When we click or tap away on our gadgets these days, it's hard to imagine any other way to navigate. For VR however, no universal way of navigation has been established yet. Much experimentation is still needed, and here is what we found so far.
Let's take a stroll
When we first started working on the browser, you have to "walk" everywhere: start in the "landing room", then walk to other "rooms" that contain different types of content, such as "panorama" rooms and "YouTube video" rooms. While this had the feeling of inhabiting another world, it soon became tedious and disorienting when we added more rooms. Test users did not know where to begin, where they are in the "world", nor which room they've visited. In addition, our test audience at meetups, who tend to come from a variety of age groups, are not familiar with the XBox controller. For some, using the keyboard - "WASD" - to navigate is a challenge as well.
Starting with a virtual space in which you can walk around was the natural starting point for us because of the long-held view - and hope - that to be in VR is to physically inhabit a new world. Our first thought, and many other VR developers', is to place ourselves in a fantastic landscape, Metaverse- or OASIS-style. It came as a surprise that it could be tedious.
Show me the content!
So if walking through portal after portal of content is tedious, what would be easier? One alternative is to show all that's available up front, so users can choose the experience they're most interested in. Hence the idea of a "Dashboard".
The Dashboard would show all available content in a centralized "grid" that users can select by pressing "A" on the XBox controller. The user is teleported into the experience, and need only press "B" to return to the Dashboard.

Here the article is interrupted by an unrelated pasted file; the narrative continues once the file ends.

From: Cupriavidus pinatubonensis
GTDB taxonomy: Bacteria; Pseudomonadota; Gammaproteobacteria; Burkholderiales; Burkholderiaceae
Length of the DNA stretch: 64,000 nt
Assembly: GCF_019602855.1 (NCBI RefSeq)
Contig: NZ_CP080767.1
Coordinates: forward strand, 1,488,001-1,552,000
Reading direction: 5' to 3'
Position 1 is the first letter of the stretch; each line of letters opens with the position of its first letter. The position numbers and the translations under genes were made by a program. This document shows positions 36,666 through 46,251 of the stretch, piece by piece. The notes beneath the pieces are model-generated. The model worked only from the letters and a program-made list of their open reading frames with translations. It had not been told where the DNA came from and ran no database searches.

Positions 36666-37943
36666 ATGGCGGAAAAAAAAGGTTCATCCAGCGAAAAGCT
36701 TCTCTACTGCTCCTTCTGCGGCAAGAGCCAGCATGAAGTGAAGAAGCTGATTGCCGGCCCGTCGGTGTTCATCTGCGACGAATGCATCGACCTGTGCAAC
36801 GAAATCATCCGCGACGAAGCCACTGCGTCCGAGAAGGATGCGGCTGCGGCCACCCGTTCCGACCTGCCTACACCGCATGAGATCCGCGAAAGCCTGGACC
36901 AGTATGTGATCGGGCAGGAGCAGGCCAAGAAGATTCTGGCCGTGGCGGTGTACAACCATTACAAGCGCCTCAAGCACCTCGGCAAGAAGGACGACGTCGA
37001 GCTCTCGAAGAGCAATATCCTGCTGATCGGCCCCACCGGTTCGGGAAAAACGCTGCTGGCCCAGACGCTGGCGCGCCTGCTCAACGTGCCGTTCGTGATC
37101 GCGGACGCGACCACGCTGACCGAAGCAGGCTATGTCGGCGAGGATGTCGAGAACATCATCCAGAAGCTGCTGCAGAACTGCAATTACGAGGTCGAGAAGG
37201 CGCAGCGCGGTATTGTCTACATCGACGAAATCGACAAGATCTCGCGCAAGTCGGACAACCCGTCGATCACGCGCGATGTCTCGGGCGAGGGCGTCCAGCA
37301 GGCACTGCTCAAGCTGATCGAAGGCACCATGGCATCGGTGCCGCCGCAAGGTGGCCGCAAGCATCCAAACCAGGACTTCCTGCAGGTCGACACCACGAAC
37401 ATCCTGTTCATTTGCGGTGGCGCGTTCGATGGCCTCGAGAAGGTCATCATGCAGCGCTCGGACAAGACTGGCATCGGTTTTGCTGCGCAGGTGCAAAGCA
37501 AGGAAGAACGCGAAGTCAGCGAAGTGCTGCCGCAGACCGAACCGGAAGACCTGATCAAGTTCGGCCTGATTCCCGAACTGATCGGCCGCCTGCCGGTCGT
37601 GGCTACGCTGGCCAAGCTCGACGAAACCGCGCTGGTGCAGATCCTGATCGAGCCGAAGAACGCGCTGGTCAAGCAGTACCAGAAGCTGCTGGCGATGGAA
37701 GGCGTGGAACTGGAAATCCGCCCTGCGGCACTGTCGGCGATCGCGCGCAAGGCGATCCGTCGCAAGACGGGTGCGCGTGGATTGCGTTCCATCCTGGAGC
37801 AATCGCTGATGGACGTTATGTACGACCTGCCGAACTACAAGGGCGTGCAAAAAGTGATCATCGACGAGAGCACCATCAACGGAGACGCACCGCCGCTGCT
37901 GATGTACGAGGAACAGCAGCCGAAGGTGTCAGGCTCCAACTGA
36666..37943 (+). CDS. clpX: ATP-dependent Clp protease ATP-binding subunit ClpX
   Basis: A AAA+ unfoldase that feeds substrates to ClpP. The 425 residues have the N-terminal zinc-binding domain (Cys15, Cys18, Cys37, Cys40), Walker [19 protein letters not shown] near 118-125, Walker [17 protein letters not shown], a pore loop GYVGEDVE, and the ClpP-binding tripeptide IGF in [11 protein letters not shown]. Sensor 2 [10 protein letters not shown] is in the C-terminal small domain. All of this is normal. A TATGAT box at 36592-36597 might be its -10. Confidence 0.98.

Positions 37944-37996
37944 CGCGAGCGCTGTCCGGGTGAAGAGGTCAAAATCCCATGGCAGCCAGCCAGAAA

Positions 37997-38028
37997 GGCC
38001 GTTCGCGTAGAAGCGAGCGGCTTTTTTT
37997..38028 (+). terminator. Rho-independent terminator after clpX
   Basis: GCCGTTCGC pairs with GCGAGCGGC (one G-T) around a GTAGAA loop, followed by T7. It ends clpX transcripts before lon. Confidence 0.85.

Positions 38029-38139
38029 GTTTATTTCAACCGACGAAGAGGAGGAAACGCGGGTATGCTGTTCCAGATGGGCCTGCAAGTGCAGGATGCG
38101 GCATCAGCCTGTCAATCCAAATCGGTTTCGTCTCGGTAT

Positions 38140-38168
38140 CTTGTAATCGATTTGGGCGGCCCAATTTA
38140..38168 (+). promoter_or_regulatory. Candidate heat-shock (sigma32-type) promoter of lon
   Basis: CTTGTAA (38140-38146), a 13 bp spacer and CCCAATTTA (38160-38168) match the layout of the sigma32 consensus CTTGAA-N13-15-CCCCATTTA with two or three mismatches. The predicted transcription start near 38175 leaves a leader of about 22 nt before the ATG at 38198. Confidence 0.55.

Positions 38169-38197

The result is less disorientation, and less tedium as you are seamlessly transported from one experience to another. There is no need to physically navigate from one space to another. We are defying the laws of physics - and why not? This is virtual reality, after all.
Testing the boundaries
But just because we are able to defy the laws of physics, does that mean we always want to? Even in the Metaverse imagined by Neal Stephenson:
You can't just materialize anywhere in the Metaverse, like Captain Kirk beaming down from on high. This would be confusing and irritating to the people around you. It would break the metaphor.
Stephenson explains that avatars - representation of people in the Metaverse - would materialize in a Port. From there, they would commute to their destinations.
But it's a waste to limit ourselves to teleportation when you are in a fantastic world. We can finally walk through alien worlds, after all. The key should be options: teleport if the experience demands it, and walk otherwise.
So we at uForis are making sure that viewers can teleport from one creator's world to another creator's easily. Creators of each world can lay out rooms that are best experienced in a walking tour - connected through physical portals - or otherwise.
Early reactions at meetups have been very positive. The variety breaks up the rhythm of simply hopping from one experience to another. The challenge now is to enable creators to do the same easily.
We can foresee that as the amount of content grows, the Dashboard can become unruly. Organizing them intelligibly is a UX challenge. In fact, UX is a field ripe for innovation in VR. How would you interact without the constraint of a monitor? We are busy tackling these at uForis, and other VR developers are doing the same with their creations.
How are you making a walk in virtual reality easier?